With Walnut Creek recyclable center set to close,
Concord/Pleasant Hill Recycling prepares for new waste stream
By Lou Fancher
Faced with 800-pound bales of squashed aluminum cans, industrial-sized dumpsters full of tubas and trombones, nearly 30 tons of glass, a 45,000-pound load of copper, a mountain range of cardboard and more, Mike Jennings knows exactly what to do -- recycle.
The 55-year-old vice president and general manager of the Concord/Pleasant Hill Recycling Center on Galaxy Way will likely be doing even more of that soon, given the planned Sept. 28 closure of a major recycling center operated by Waste Management at 480 Lawrence Way in Walnut Creek since 1996. That closure was brought about after Republic won a multimillion dollar waste removal contract from the Central Contra Costa County Solid Waste Authority, business that has long belonged to Waste Management.
"We'll be a customer here, too" in Concord, said Anne Baker, recycling coordinator for Republic Services.
The City of Walnut Creek owns the Lawrence Way parcel, which fronts Interstate 680 -- a location that could be lucrative.
Each week at the Concord facility, 45 800-pound bales of cans (29.6 cans equal one pound) arrive at the Galaxy Way center. In the company's main warehouse, that means just over 1 million cans.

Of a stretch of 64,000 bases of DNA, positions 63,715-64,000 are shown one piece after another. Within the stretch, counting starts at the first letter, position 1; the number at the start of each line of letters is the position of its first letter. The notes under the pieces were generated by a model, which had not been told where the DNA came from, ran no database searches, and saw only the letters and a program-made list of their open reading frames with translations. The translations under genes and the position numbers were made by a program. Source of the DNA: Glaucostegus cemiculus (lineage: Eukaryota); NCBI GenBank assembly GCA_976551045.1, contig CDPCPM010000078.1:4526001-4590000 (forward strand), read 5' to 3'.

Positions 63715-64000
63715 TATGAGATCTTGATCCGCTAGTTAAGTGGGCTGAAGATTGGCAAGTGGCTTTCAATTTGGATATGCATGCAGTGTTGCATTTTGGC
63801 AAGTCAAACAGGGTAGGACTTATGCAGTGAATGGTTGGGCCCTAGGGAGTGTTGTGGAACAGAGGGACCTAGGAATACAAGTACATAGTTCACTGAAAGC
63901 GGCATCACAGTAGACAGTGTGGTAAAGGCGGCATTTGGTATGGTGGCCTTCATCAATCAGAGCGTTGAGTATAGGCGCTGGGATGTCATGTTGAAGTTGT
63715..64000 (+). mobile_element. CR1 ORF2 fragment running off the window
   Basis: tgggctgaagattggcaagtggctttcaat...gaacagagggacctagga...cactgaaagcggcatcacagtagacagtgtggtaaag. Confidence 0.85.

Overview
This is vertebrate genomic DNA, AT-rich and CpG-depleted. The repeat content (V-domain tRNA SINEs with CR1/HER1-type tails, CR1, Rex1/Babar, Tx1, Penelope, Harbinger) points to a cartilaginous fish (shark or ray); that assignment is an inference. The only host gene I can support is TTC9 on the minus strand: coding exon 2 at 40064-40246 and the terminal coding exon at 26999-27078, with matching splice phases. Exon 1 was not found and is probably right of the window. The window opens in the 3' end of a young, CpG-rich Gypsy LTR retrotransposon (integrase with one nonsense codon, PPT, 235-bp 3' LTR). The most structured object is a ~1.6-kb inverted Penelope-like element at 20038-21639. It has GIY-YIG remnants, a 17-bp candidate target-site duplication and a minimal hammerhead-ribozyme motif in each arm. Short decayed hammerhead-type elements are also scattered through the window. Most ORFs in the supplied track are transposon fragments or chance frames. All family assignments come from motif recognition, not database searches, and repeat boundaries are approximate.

Across the street in a second warehouse, cardboard, paper, gigantic balls of wire, "MRP" (miscellaneous rigid plastic) and construction materials form an eerie landscape under harsh florescent lighting.
Concord/Pleasant Hill Recycling Center accepts nearly everything imaginable: aluminum cans and window and door frames, glass, refrigerators ($15 is charged to remove the refrigerant), yellow brass musical instruments, sheet metal, roofing materials, cardboard, paper, magazines, newspapers, electrical motors, radiators, plastics, copper and more.
"(But) we don't take concrete, wood, chemicals or liquids," Jennings said. He would like to accept carpeting and textiles, but doesn't have room for storing them.
He passes along plastic garbage bags, but makes no money from it.
A history buff, Jennings likes to tell visitors about scrap metal drives during World War II, when copper pennies were temporarily made of zinc and tin-lined toothpaste tubes were turned in by citizens supporting the war effort.
"We should go back to paper bags: we can recycle them like this," he says, snapping his fingers.
White paper, he explains, can be made into new white paper; cardboard, into lower grade cardboard or toilet paper; cans, into carpet fibers; and plastic and metals, as long as they are separated by type and grade, can be melted down and used to make new, similar-to-the-original goods.
Even the enormous sorting platform is repurposed: built by Jennings and company employees with scrap metal, he estimates the cost was $60,000, compared to a $300,000 commercial machine.
Jennings says there's money to be had for customers, too. Typical bottles and cans receive the standard cash CRV buyback, but anything valued at over $61 is paid by check.
To avoid accepting stolen goods, customers are photographed with their recyclables. A name and address is taken and a valid state-issued I.D. is required. Jennings said payment is withheld for three days, and that records are kept for more than three years.
"We can't be foolproof, but we can come close," he promises.